Israel threatens to target more Gaza terror leaders as rocket fire persists

Israel threatens to target more Gaza terror leaders as rocket fire persists

Netanyahu says not looking for continued fighting but ready to ‘do everything needed to restore quiet’; Bennett: Terrorists know they have a target on their backs

Prime Minister Benjamin Netanyahu, top right, in security consultations with other defense brass on November 13, 2019. (Amos Ben Gershon/GPO)
Prime Minister Benjamin Netanyahu, top right, in security consultations with other defense brass on November 13, 2019. (Amos Ben Gershon/GPO)

Prime Minister Benjamin Netanyahu and new Defense Minister Naftali Bennett held consultations with security chiefs Wednesday at the IDF’s Southern Command headquarters, warning Palestinian terror leaders they could be in Israel’s crosshairs if rocket fire from the Gaza Strip continues.

Since Israel killed Palestinian Islamic Jihad commander Baha Abu al-Ata in an airstrike early Tuesday, hundreds of rockets have been fired at Israeli territory. The army has carried out extensive strikes against Islamic Jihad targets in response to the rocket fire.

“The terrorists know we can put a target on them and we will put a target on anyone who tries to harm us. They know we can get to them in their hiding places with surgical precision,” Netanyahu said at the start of the meeting, according to a statement from his office.

The premier asserted that the targeted killing of Abu al-Ata led to a “very large change” in the calculations of Gaza-based terror groups vis-à-vis Israel, saying they no longer feel they can attack the Jewish state with impunity.

“This really strengthens the deterrence of Israel and its capabilities against terrorists,” he said.

His comments came as a steady stream of rockets continued to target southern Israel.

Though Israel was not looking for an escalation of violence, Netanyahu said the country was “at the height of the campaign” in Gaza and expressed hope it would end soon.

In this photo taken on October 21, 2016, Palestinian Islamic Jihad terror leader Baha Abu al-Ata attends a rally in Gaza City. (STR/AFP)

“We’ll do everything needed to restore quiet and security to residents of the south and Israel,” he said.

He added that defense leaders agreed on the next steps forward, without elaborating.

Bennett, who took over from Netanyahu as defense chief hours after the strike on Abu al-Ata, released a statement making similar threats.

New Defense Minister Naftali Bennett (R) meets with IDF Chief of Staff Aviv Kohavi on November 13, 2019. (Ariel Hermoni/Defense Ministry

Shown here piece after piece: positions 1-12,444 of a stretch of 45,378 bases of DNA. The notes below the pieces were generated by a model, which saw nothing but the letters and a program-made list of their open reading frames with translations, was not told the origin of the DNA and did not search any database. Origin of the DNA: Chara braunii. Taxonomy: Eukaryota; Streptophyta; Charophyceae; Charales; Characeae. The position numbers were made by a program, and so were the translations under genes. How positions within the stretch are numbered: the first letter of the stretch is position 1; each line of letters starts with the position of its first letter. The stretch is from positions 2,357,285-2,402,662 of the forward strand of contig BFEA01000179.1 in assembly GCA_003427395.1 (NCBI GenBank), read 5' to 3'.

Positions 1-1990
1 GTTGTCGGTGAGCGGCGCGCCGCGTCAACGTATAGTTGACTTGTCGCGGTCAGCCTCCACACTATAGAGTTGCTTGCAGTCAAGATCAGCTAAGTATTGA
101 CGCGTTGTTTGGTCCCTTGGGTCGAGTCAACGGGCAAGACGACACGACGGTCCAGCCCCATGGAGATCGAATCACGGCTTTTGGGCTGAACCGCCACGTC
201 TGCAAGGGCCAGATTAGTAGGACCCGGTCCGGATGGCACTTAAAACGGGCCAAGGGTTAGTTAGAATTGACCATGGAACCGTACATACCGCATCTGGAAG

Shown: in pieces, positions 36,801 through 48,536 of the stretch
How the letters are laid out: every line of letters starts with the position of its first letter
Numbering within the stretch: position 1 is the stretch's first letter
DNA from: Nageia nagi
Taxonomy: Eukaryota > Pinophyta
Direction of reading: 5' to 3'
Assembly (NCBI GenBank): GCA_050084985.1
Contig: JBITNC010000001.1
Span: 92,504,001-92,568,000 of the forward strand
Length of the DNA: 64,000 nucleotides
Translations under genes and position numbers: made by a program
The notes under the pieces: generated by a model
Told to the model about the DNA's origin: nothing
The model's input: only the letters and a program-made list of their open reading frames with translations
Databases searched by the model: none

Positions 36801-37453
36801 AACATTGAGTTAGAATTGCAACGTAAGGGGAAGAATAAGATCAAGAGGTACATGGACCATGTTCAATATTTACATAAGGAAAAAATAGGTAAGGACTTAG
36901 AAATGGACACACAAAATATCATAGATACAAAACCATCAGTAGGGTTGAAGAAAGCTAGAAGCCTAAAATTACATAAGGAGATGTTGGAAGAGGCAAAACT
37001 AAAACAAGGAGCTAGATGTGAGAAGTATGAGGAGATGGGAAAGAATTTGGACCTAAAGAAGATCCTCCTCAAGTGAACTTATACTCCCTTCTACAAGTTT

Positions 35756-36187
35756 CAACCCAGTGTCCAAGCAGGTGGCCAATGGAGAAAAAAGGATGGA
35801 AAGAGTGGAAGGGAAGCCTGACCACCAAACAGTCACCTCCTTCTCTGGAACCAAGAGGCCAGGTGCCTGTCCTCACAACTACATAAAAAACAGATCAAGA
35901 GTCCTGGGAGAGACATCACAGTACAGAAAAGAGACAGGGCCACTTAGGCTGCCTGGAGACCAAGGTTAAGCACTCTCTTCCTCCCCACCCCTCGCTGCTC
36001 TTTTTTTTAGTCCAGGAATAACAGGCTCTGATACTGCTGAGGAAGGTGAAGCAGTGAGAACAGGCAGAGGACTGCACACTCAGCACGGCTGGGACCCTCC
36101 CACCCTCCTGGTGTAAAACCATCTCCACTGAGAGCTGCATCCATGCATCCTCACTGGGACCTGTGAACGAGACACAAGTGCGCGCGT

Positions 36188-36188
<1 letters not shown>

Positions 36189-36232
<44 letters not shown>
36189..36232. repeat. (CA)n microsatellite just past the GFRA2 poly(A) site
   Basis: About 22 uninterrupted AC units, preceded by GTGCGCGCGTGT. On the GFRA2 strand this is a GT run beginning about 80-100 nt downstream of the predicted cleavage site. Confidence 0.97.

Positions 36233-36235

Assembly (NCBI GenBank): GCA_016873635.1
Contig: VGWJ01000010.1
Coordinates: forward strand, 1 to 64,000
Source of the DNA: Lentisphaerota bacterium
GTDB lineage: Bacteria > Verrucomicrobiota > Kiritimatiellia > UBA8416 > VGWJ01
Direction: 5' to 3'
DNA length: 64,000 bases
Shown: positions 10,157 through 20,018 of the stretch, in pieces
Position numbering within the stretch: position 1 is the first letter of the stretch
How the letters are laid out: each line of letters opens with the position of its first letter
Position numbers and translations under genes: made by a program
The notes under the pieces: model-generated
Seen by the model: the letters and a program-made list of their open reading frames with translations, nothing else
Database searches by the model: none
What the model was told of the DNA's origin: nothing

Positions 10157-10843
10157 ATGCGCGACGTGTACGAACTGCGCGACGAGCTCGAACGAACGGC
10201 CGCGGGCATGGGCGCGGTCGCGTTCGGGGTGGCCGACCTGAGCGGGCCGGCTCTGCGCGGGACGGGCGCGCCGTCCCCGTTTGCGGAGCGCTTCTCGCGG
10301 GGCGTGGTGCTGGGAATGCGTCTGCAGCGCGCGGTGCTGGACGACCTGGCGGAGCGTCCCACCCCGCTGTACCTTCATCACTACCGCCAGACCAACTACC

“Every terrorist and terror initiator know they have on their back a timer for the end of their life,” he said.

Bennett also said the decision on how long the fighting would last depended on terror groups in Gaza.

“It’s their decision whether to drag the citizens of Gaza and their own residents into this. We hope not but they’ll bear responsibility for the decisions they make in the coming hours,” he said.

The rocket fire has caused relatively few injuries but significant damage to property. According to the IDF, the Iron Dome air defense system intercepted the vast majority of the incoming projectiles heading toward populated areas — 90 percent as of Wednesday morning.

In total, at least 24 Palestinians in the Gaza Strip have been killed and 69 wounded since early Tuesday morning, the Hamas-run Gaza health ministry said.

Islamic Jihad and other terror groups in the Strip have publicly acknowledged that at least 12 of those killed were their members, though Israeli officials have indicated that the number is far higher. The Hamas-run health ministry in Gaza said three of the dead were children.

A ball of fire from an Iron Dome interceptor missile is seen in the sky above the southern Israeli city of Ashkelon on November 13, 2019, as it intercepts an incoming rocket launched from the Gaza Strip. (Gil Cohen-Magen/AFP)

After an overnight lull, renewed violence on Wednesday morning came as Islamic Jihad vowed to avenge the killing of Abu al-Ata. Senior Islamic Jihad officials on Tuesday evening said the “real response” to Abu al-Ata’s elimination had yet to come.

“The coming hours will speak for themselves,” Islamic Jihad spokesman Musab al-Breim told the Islamic Jihad-linked Palestine Today news site.

There was no statement from either side on a ceasefire, though Egyptian and UN officials on Tuesday night said were pushing for one.

Egyptian officials, who spoke on condition of anonymity, said Cairo was attempting to deescalate tensions between Israel and the terror groups. The officials added that the Egyptian General Intelligence Service stepped up communications and “opened channels” with the US and the European Union.

read more: